Fishing Darwin with Fish Darwin
Author: Rob Martin, Inverloch. Passeger on 5 night barra & Bluewater trip to the Mini Mini river
If you ever want to experience some unbelievable fishing, then the waters of the Top End offers it all. Combine this with Shaun and Lori Uden and their team at Fish Darwin and you are set for a lifetime of memories.
The last week of April saw myself with my two boys Ash and Chris and my brother Ted and his two boys Adam and Jon charter a boat from Shaun Uden of Fish Darwin for 5 days live aboard fishing out from Darwin.
On Tuesday we left Cullen Bay Marina on the afternoon tide aboard Northern Exile, a 46’ West Coaster, fitted out to sleep 8 with air conditioned cabin, full freezer facilities and fully catered for our every fishing need. All we needed to supply was the ‘drinks’ (boy, do you need them up North). Our skipper was Shaun and deckie Benn. Benn was the former owner of the charter boat ‘Nitro' out of Narooma. We motored through the night heading towards the Cobourg Peninsula arriving at our destination the Mini-Mini river system at 2:00 am next morning.
A couple of hours kip after an uncomfortable trip in rough weather, then breakfast and into the 2 tinnies we towed to venture up the river in search of barramundi. The tide was starting to run in and we quickly came across heaps of fish feeding on small jelly prawns. Metre long fish were crashing the prawns in the shallows as we cast our lures in amongst them. Chris was soon rewarded with a good size threadfin salmon about 90 cm long. Great fight! Both boats were consistently hooked up. I landed the first barra for the day, a nice 60 cm keeper for the dinner table that night. The action lasted for about an hour before our guide Benn said lets move on. It was stinkin’ hot but our blood was up.
The Mini-Mini system is an awesome river system that is protected at its mouth by quite a large island. We were concentrating on fishing around snags and any little creek openings. The dirtier the water the better. The river is some 600-700 metres wide for miles up stream. It would take weeks to explore all the little tributaries. We returned to the Northern Exile for a late lunch and a ‘nana nap for the more seniors!’ After our rest, Jon, Ash and Chris took one tinnie and set out to lay about 6 crab pots up various little tributaries of the main river. Ted, Adam and I went in the other boat with Benn to explore another river outside the mouth and around the point a few kilometers. The boys set the pots and returned after an hour or so to check the traps. Each pot revealed 2-3 good sized mud crabs. A couple of non-too friendly crocs had left their marks on one of the polystyrene floats. Let’s not hang around here for long. Yum, chilli crabs for tea tonight. The other boat had a different experience. Whilst we found no barra, at the mouth was a large school of blue salmon. We trawled back and forth having triple hooks ups and some great antics by these 2-3 kg fish. Arriving back just on dark, a quick hose down and shower, a few beers and gastronomical experience for tea. Barra, blue salmon, threadfin salmon and chilli crabs. It was bloody hot, but we were knackered (well I was anyway) so bed by midnight. Next morning we followed the same routine, chasing barra but the tides were against us so trawling was the order of the day. Both boats caught 2 barra early but it then slacked right off, even though we traveled up different tributaries for miles. Back to the boat for lunch. A quick team meeting and we decided to up anchor and head out to sea for some deep sea reef fishing. The waters were calm, the weather hot (33o every day, 250 at night) and the fishing fantastic. We fished a couple of reefs that skipper Shaun had found while we fished the river system. Golden snapper or finger mark bream were the main target, beautiful eating fish and dogged fighters. While we fished, Benn took off in the tinnie to explore other reefs that looked promising. This was efficient use of resources.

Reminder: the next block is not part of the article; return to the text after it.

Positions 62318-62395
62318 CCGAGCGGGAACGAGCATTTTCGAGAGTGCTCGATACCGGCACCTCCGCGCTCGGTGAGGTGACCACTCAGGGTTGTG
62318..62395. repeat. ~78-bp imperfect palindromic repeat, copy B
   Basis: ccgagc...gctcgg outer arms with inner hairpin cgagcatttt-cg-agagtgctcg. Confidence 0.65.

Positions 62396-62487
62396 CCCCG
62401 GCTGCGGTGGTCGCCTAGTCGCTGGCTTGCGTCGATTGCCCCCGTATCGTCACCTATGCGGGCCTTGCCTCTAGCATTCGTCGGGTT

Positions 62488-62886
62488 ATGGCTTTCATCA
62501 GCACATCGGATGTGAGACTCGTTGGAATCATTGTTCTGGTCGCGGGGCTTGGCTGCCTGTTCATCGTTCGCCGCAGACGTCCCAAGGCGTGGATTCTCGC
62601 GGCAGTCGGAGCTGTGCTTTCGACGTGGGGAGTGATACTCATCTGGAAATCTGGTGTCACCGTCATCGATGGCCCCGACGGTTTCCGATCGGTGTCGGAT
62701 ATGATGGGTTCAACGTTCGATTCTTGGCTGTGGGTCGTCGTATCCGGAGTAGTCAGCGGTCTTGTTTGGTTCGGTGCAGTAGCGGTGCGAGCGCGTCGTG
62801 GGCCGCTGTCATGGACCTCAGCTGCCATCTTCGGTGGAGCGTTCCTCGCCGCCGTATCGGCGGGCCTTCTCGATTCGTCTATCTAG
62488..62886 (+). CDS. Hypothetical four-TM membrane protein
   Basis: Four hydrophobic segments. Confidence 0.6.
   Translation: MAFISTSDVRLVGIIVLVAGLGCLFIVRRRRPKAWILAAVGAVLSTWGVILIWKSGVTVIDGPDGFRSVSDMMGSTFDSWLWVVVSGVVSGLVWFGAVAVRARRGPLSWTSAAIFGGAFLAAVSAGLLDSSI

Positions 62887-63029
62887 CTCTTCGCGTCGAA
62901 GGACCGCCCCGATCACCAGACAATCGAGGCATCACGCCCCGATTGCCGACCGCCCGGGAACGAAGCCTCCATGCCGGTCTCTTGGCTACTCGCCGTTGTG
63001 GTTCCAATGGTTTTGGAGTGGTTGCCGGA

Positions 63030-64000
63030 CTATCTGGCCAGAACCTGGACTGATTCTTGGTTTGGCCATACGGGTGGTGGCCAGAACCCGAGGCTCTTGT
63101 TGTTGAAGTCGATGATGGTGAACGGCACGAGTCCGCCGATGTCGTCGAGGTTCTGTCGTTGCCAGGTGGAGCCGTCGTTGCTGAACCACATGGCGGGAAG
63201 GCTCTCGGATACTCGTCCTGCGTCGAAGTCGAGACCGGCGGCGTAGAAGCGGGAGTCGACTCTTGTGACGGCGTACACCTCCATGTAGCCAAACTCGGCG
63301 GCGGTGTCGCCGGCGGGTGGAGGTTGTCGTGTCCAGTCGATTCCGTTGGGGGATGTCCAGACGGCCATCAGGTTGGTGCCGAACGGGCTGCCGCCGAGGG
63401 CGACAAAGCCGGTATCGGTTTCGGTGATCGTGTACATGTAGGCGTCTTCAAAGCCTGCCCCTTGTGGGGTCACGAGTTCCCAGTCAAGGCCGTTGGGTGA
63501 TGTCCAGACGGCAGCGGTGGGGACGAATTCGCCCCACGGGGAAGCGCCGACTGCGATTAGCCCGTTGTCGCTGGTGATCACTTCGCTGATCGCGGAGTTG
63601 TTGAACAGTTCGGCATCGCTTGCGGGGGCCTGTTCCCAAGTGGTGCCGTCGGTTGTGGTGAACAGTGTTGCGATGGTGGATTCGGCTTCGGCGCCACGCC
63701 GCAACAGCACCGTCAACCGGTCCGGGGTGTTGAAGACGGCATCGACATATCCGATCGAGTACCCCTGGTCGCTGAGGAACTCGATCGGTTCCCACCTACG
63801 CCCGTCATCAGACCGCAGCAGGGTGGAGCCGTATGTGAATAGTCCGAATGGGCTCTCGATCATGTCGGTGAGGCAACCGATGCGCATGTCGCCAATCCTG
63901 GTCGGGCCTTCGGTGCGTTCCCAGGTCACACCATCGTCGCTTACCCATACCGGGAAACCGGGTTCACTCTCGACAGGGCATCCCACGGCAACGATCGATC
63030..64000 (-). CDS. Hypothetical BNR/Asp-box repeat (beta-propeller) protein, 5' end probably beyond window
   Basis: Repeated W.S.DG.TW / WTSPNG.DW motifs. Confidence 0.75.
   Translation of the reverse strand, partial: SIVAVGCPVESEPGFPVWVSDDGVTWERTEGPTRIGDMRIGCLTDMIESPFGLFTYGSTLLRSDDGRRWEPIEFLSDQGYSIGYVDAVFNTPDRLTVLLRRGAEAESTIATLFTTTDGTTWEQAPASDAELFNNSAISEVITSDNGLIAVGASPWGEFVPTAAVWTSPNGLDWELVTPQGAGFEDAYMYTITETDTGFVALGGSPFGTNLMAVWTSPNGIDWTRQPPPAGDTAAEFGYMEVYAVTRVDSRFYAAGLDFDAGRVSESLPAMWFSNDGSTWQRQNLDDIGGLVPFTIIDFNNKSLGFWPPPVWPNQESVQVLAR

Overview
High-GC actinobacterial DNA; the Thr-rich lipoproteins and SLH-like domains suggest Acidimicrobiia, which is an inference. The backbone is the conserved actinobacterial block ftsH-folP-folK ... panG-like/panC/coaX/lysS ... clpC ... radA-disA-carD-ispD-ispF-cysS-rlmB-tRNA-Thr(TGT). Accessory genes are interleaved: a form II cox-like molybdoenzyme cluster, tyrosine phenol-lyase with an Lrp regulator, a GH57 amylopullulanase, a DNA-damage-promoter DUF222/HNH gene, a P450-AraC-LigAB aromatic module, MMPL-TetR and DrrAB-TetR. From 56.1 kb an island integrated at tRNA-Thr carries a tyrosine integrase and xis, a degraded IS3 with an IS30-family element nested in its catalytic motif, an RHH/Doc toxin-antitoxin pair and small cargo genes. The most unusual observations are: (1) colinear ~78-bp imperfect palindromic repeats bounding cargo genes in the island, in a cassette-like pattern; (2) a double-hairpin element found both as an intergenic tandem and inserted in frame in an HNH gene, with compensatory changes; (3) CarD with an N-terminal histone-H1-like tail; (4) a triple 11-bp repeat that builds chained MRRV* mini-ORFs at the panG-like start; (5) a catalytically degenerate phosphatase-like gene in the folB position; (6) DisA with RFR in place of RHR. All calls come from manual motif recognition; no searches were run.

After some solid fishing we anchored for the night over one of the reefs, hoping for a jewfish later that night. We ate, drank and fished till midnight. The action just didn’t let up. Golden snapper, flower cod, catfish, reef sharks and a heap of other species kept us occupied. Next morning, bacon and eggs, bait on the hooks and lines in. Chris couldn’t get his line in quick enough. What followed for the next 40 minutes was absolute mayhem. Quadruple hook ups on golden snapper, rods fully loaded up, fish hitting the deck and screams of “I’m on”. Skipper and deckie were frantically removing hooks, bleeding the fish and dropping them into a tub of fresh water. When the action petered out it was time to fillet the fish, bag then up into individual freezer bags and into the freezer. This was to become the routine for the rest of the day. We fished probably 10-15 different reefs that day with mixed results. As soon as the reef sharks started to show up on our lines we up anchored and moved on. The skipper never stopped working. Jon hooked a nice GT and Ted a great queenfish.
That afternoon we decided to start our trip home, fishing some different reefs that Shaun had sounded on the trip over. The sea was calm and it was a terrific cruise home, arriving to anchor over a reef near Darwin harbour about midnight. Again we tried for a jewfish but to no avail. Next morning we fished for a couple of hours then cleaned up and back into the marina by 10:00 am. That night we boarded our flight home with enough fillets to remind us in the months to come of our trip to the top end. It is an untouched wilderness that beckons you to return. The Mini-Mini system is just one of a myriad of places to explore. We had a ball and can’t talk highly enough of the efforts of Shaun and his team. Rob Martin. Victoria